When you hear the phrase ‘flat-pack,’ you probably imagine a piece of Swedish furniture. But now there is a flat-pack truck. The Global Vehicle Trust OX was designed to offer low-cost, “all-terrain mobility for remote parts of Africa and the developing world.”
The concept was first envisioned by Sir Torquil Norman. Five years ago, he founded the Global Vehicle Trust (GVT) with the aim of providing cost-effective mobility for the developing world. The GVT hired the legendary Professor Gordon Murray, best known for the 231mph Mclaren F1, to create the lightweight truck.
The brief called for high ground clearance, “excellent” off road ability, large wheel movement, a multi-purpose layout and a three person cab. Murray’s flat-pack design makes the vehicle easier to be transported, reducing both cost and lead times.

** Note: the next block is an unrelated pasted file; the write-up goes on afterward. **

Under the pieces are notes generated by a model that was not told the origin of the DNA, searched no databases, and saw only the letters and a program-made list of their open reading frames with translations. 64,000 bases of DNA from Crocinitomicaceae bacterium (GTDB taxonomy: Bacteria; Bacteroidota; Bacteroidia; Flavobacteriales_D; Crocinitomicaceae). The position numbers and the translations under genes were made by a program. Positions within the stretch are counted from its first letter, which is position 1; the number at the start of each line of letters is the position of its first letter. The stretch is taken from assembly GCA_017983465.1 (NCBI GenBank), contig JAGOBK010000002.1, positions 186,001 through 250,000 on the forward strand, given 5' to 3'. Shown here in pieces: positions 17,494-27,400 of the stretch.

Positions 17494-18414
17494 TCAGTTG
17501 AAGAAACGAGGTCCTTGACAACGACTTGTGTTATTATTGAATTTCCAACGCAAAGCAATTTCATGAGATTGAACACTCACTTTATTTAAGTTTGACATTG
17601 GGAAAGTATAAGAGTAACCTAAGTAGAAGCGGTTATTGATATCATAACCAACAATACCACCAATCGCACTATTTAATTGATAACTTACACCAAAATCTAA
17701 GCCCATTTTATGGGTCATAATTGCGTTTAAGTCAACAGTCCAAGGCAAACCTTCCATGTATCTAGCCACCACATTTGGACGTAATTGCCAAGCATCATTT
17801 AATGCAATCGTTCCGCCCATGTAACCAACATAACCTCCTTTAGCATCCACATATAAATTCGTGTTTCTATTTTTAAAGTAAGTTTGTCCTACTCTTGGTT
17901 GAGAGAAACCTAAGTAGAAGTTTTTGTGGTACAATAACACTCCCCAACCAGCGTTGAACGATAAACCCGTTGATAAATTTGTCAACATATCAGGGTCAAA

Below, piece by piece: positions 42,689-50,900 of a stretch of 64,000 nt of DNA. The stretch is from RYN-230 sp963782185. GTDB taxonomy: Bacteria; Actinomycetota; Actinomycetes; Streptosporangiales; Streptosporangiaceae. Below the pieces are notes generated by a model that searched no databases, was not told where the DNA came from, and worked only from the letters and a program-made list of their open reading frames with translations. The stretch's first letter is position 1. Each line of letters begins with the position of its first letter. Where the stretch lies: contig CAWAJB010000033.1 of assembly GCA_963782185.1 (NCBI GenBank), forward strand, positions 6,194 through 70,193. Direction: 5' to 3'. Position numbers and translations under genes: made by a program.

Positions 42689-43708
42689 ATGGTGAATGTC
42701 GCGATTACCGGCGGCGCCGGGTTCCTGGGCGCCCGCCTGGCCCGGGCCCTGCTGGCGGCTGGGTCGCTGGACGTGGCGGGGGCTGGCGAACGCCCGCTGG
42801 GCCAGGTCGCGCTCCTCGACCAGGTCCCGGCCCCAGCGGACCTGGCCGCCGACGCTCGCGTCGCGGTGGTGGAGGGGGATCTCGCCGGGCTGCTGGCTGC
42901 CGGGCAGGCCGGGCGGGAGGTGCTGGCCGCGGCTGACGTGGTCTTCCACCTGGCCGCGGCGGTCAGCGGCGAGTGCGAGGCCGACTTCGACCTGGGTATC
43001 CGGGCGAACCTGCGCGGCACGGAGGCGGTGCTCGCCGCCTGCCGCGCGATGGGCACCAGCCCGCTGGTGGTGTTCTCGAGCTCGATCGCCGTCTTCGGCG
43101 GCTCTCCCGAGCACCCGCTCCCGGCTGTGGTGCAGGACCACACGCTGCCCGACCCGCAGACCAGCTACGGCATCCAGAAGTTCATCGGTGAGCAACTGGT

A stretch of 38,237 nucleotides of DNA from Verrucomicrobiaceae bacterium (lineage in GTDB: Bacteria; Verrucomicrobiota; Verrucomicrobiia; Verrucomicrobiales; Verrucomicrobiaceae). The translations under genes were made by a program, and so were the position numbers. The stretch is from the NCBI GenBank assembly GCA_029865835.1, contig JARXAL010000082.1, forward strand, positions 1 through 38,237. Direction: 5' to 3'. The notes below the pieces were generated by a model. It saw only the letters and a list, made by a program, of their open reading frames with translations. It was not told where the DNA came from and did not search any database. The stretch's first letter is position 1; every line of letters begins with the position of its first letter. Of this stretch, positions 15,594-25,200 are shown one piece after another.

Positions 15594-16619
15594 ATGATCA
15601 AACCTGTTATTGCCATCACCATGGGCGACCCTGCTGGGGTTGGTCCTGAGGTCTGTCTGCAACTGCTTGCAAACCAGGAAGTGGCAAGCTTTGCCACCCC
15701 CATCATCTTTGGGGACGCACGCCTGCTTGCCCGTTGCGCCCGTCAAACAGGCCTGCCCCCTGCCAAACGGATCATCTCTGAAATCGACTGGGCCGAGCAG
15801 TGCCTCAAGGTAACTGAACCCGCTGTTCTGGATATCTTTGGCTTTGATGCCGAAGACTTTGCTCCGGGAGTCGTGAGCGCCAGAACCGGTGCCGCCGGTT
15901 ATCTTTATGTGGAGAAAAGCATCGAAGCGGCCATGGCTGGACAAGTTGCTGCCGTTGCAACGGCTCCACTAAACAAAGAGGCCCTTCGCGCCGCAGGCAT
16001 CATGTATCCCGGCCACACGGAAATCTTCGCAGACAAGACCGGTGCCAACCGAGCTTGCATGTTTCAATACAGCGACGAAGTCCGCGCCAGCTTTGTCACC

Power comes from a 2.2 litre, four cylinder diesel going through a five-speed manual gearbox. The OX was designed to offer superb all-terrain ability as well as a huge and adaptable load carrying capacity. Despite being shorter than a large SUV, it can carry 1900kg, about twice that of most pick-ups, and a volume of 7 cubic metres. This also means it can seat 13 people or carry eight 44-galon drums or three Euro-pallets.
Across the developing world, there is an increasing need for better transportation, both for everyday living and emergencies. The OX was designed to take on these challenges and perform brutal tasks moving food, water, fertilizer or, building materials.
“The most satisfying elements of the project for me” said Murray, “are that the OX will make such a difference to so many people and that it has no competitor in any part of the world. It has been a privilege to work alongside Torquil to make his vision a reality.”